The recent rains creates havoc in Hyderabad by flooding several low-lying areas and kept the normal life at stake. The continuous rains for three days make the life terrible in Hyderabad.
Amidst heavy rains in Telangana, seven gates of Osman Sagar and Himayat Sagar reservoirs in Hyderabad were opened. This led to about 40 families being briefly evacuated along the bank of the Musi river in the city. Officials with the Greater Hyderabad Municipal Corporation (GHMC), fearing urban flooding, began visiting low lying areas along the Musi river, directing the residents to evacuate their homes and temporarily shifted them to schools and mosques.
This is not the first time Hyderabad has experienced flooding. The city faced major inundation in 2008, 2016, 2017, and recently in 2020. Excess rains in October 2020 caused floods that left close to 36 people dead, several lakh people suffering property damage and the flooding cost the exchequer over Rs 8,600 crore. To overcome future urban flooding, the city now has plans to redesign existing stormwater drains and build new drains. The Municipal Administration and Urban Development (MAUD) department began implementing the Strategic Nala Development Plan (SNDP) in January 2021, under the GHMC. The body carried out a study of the stormwater drainage system within GHMC limits and is in the process of calling tenders for projects worth Rs 854 crore. The project, however, will take a few years to complete and municipal officials say that until then, urban flooding will remain an occurrence in Hyderabad.
Recently, tenders were issued for the construction of a six-lane major bridge on the Tank Bund opposite the Marriott Hotel for an estimated cost of Rs 55.78 crore, and two other bridges costing Rs 12.75 crore. These projects also involve the reconstruction and redesigning of drains to increase their floodwater carrying capacity. “We identified a few choke points in drains and undertook a few expansion works and do carry out annual desilting of the lakes and drains but often the problem is garbage choking these drains. It affects the capacity of the present system to carry floodwater,” GHMC Chief Engineer (Maintenance), M Devanand said. The office oversees the annual desilting of lakes and the Musi riverbed using earthmovers, which is undertaken ahead of monsoon to prevent urban flooding.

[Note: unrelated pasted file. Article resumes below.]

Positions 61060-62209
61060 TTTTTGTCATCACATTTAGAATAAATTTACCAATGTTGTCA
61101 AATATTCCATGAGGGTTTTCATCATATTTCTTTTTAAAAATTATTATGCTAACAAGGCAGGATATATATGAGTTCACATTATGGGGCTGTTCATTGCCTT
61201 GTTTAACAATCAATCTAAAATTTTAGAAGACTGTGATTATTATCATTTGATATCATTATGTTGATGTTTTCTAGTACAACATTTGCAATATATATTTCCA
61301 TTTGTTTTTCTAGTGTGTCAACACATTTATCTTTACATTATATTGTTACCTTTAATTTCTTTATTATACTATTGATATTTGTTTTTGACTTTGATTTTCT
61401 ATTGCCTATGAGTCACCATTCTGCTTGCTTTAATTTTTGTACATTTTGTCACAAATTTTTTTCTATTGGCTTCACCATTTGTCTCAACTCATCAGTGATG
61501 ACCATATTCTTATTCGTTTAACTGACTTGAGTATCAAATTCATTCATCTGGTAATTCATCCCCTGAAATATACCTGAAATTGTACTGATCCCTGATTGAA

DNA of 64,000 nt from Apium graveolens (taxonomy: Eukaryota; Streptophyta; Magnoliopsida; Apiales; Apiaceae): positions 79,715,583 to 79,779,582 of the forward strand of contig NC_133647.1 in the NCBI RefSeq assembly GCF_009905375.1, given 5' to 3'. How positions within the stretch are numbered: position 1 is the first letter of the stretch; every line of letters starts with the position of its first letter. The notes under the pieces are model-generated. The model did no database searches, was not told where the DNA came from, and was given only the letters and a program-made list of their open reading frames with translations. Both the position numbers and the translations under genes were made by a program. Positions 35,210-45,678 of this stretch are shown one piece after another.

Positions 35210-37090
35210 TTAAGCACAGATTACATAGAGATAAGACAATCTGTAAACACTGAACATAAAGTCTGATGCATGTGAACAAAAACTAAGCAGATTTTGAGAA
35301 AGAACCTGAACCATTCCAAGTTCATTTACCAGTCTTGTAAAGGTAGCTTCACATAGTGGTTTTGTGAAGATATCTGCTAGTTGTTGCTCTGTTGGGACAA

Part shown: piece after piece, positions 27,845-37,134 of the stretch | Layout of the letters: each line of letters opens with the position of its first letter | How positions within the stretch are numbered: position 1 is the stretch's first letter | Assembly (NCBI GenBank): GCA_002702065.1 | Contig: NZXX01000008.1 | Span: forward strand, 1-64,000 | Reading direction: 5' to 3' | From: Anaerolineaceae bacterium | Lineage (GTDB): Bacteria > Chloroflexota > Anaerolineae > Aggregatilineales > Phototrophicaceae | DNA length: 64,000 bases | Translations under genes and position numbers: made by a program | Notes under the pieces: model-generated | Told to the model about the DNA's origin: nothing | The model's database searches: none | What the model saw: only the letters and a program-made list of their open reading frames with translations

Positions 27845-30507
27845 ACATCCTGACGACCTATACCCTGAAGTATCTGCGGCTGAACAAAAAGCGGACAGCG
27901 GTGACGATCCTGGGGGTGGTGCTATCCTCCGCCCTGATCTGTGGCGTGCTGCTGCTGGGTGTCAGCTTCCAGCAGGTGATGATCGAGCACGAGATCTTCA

The task usually begins in January. However, this year, the desilting process began only in May. “The work was delayed as a lot of cleaning work was already undertaken throughout November and December 2020 as part of clearing the flood silt. So it was decided not to undertake desilting immediately,” Devanand explained. The GHMC has spent Rs 44 crore so far this year on the desilting of 256 drains. “Desilting alone won’t prevent urban flooding. It is only aimed at keeping the drains clear for smooth water flow,” he added.
Bhaskar S Rao, president of the GHMC Contractors Association, however alleged that GHMC workers refused to undertake the desilting work between January and April this year as they were not paid for their work during the October 2020 floods. According to him, this amounted to up to Rs 40 crore. “We undertook the work in May only because the officials said it was needed to prevent another flooding. The payment for the pre-monsoon delisting work will also be delayed.
The GHMC has no money to pay us as the state government has to release funds to them,” he said.
“The delays affect our ability to bid for future projects as we are left with no capital. Many GHMC contractors have also stopped taking up the tenders due to this recurring issue of delayed payments,” he added. Though the GHMC claims that all 256 drains have been cleared, the association says that works are still pending in 40% of the areas. “We stopped the works a week ago due to the rains,” Rao added.
According to the GHMC, though it was delayed, the desilting work will be sufficient to tide over this year’s monsoon, provided Hyderabad doesn’t face unseasonal excess rainfall. “Once the projects under SNDP are executed, the city will have adequate protection from floods but even that won’t be enough if there is an excess rainfall. The projects, however, will take time to complete, there are certain areas that have been identified as encroachments. The administration is serious about removing them and plans are being drawn for the rehabilitation of the people who reside there,” Devanand said, adding that clearing up encroached areas will not be an easy task. #KhabarLive #hydnews